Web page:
Horseradish, or Armoracia Rusticana on its scientific name, is a leafy green grown for its root rather than its leaves. With a characteristic, pungent aroma, this plant can add a distinctive flavor to many dishes. But how to grow horseradish in your garden?
Fortunately, this plant isn’t picky and it adapts well to many environments. All you need is a good root cutting or horseradish seeds, fertile soil where to plant it, water and some sunshine. As soon as it’s grown, horseradish will be yours forever, delighting your taste buds with its delicious flavor.
Types of Horseradish
Most commercially grown horseradish has Czech origins. The plant is characterized by narrow leaves, which are less than 10 inches wide and a pungent flavor. Older strains of horseradish have larger leaves and are rarely found in nurseries. However, the flavor is more or less the same, and both types adapt well to most environments.
How To Plant Horseradish
Horseradish is usually started from root cuttings, but seeds are also available commercially.
If you’re starting the plant from root cuttings, plating is straightforward and all you have to do is dig a hole and bury the root with the flat end facing up. Plant it at a depth of about 2 inches and water abundantly.
The best time to plant horseradish is at the beginning of spring, a couple of weeks before the last frost.
When it comes to soil requirements, horseradish adapts to a variety of soils but it thrives in fertile, well-drained, pH-neutral soil. The plant prefers clay soils, like those found near rivers; if the soil isn’t humid enough, water regularly.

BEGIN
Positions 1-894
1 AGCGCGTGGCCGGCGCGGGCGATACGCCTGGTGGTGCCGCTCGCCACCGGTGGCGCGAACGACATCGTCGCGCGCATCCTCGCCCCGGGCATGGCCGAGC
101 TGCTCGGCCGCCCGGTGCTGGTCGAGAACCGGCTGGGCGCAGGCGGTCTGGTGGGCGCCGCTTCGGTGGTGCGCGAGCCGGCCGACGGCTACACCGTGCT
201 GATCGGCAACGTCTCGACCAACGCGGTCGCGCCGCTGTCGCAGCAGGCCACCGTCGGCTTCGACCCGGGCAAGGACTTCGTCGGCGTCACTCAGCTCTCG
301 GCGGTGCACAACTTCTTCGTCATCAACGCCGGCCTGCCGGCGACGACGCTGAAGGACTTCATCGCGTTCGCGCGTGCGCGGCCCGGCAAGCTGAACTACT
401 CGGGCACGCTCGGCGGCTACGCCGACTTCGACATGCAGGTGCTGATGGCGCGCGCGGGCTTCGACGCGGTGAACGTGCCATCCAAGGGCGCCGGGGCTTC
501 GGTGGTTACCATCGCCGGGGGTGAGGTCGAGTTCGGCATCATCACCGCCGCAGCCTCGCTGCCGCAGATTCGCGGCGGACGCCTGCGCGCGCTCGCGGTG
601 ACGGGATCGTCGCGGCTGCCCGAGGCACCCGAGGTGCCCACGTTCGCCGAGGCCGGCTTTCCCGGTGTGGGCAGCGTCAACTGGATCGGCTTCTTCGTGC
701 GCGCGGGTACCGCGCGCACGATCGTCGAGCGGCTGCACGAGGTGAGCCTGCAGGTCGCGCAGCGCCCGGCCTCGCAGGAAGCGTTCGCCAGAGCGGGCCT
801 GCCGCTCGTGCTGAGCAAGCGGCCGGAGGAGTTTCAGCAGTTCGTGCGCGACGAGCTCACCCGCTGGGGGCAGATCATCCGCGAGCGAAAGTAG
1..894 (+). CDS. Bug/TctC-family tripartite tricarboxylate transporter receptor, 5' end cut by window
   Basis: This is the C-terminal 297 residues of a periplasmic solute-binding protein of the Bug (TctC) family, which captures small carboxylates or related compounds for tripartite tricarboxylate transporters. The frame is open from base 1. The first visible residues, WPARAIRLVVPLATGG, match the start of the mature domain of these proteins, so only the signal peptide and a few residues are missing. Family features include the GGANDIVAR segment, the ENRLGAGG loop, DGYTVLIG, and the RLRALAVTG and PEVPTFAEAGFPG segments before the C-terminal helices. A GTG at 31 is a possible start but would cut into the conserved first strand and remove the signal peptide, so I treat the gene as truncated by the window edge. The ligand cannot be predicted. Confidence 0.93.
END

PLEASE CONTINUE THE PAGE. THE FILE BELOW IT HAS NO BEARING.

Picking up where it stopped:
If starting from seeds, it’s essential to propagate the seeds indoors or in a greenhouse and only transplant horseradish in the garden when the plant developed the fourth set of leaves.
How To Grow Horseradish
Once established in the ground, horseradish is easy to grow and doesn’t require much maintenance or care. The plant needs a full season to develop healthy roots and you might have to wait until next fall to harvest your crops.
Horseradish leaves are not comestible and shouldn’t be fed to people or livestock. However, you can use them for compost. Leave the plant to hibernate in the garden over winter, then start watering it again in spring.
Overwintered horseradish should develop spikes of white flowers in late spring, and you should be able to start harvesting your first horseradish in late fall after the first frosts have damaged the plant leaves.
Due to its weedy nature, horseradish requires only water and organic fertilizer to thrive. However, mulch can help keep weeds away.
How To Harvest Horseradish
After the first fall frosts have damaged the plant’s leaves, you can start harvesting your crops. Like everything else with this plant, the process is simple.
Just use a garden fork to dig the soil around the plant. Gather any broken roots for consumption, and plant a few pieces of root for the next year crop. The harvest can continue throughout the season as long as the soil is not frozen, or early in spring.
How To Propagate Horseradish
Hard to eradicate once established, horseradish propagates itself seamlessly. Roots usually grow several feet from the mother plant and sprout new plants from new root buds. Yet, if you’re concerned about the yield, just plant small pieces of root in the soil after harvest.
We recommend growing horseradish in an enclosed space in the garden or in a container, because the plant is almost impossible to eradicate once widespread.
How To Store And Prepare Horseradish
Horseradish can be stored in a cool and dark place for up to 4 weeks, or chopped and frozen. An alternative is to grate the root and preserve it in vinegar. In this way, horseradish preserves its flavor for several months.
And now that you know how to grow horseradish, go buy some roots and start your crop.